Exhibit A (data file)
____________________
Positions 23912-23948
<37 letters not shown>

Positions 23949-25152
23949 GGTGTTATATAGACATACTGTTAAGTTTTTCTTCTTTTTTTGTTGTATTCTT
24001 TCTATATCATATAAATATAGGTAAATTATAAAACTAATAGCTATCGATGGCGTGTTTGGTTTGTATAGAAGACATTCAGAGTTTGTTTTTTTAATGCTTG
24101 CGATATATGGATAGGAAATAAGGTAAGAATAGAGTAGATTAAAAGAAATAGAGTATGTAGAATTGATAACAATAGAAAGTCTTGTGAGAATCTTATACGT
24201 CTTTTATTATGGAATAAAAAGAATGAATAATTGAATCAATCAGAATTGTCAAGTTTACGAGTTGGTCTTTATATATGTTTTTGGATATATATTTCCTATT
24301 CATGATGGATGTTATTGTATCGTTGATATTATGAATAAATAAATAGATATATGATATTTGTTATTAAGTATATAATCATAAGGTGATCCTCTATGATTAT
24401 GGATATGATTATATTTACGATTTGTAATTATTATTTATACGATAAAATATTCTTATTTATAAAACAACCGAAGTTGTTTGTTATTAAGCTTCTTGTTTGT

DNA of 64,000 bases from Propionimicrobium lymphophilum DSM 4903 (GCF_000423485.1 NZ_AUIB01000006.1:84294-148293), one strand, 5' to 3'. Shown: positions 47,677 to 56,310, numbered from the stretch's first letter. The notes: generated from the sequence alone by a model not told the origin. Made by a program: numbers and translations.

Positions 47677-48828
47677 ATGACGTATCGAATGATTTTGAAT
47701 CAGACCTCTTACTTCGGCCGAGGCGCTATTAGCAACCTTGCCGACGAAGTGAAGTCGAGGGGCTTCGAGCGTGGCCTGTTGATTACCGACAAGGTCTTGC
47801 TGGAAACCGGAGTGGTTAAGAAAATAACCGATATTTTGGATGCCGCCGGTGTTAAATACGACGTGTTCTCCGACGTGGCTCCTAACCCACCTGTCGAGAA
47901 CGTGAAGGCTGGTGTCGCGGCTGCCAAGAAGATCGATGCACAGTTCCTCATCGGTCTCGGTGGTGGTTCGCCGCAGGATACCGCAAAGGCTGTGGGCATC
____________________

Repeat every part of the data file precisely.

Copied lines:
Positions 23912-23948
<37 letters not shown>

Positions 23949-25152
23949 GGTGTTATATAGACATACTGTTAAGTTTTTCTTCTTTTTTTGTTGTATTCTT
24001 TCTATATCATATAAATATAGGTAAATTATAAAACTAATAGCTATCGATGGCGTGTTTGGTTTGTATAGAAGACATTCAGAGTTTGTTTTTTTAATGCTTG
24101 CGATATATGGATAGGAAATAAGGTAAGAATAGAGTAGATTAAAAGAAATAGAGTATGTAGAATTGATAACAATAGAAAGTCTTGTGAGAATCTTATACGT
24201 CTTTTATTATGGAATAAAAAGAATGAATAATTGAATCAATCAGAATTGTCAAGTTTACGAGTTGGTCTTTATATATGTTTTTGGATATATATTTCCTATT
24301 CATGATGGATGTTATTGTATCGTTGATATTATGAATAAATAAATAGATATATGATATTTGTTATTAAGTATATAATCATAAGGTGATCCTCTATGATTAT
24401 GGATATGATTATATTTACGATTTGTAATTATTATTTATACGATAAAATATTCTTATTTATAAAACAACCGAAGTTGTTTGTTATTAAGCTTCTTGTTTGT

DNA of 64,000 bases from Propionimicrobium lymphophilum DSM 4903 (GCF_000423485.1 NZ_AUIB01000006.1:84294-148293), one strand, 5' to 3'. Shown: positions 47,677 to 56,310, numbered from the stretch's first letter. The notes: generated from the sequence alone by a model not told the origin. Made by a program: numbers and translations.

Positions 47677-48828
47677 ATGACGTATCGAATGATTTTGAAT
47701 CAGACCTCTTACTTCGGCCGAGGCGCTATTAGCAACCTTGCCGACGAAGTGAAGTCGAGGGGCTTCGAGCGTGGCCTGTTGATTACCGACAAGGTCTTGC
47801 TGGAAACCGGAGTGGTTAAGAAAATAACCGATATTTTGGATGCCGCCGGTGTTAAATACGACGTGTTCTCCGACGTGGCTCCTAACCCACCTGTCGAGAA
47901 CGTGAAGGCTGGTGTCGCGGCTGCCAAGAAGATCGATGCACAGTTCCTCATCGGTCTCGGTGGTGGTTCGCCGCAGGATACCGCAAAGGCTGTGGGCATC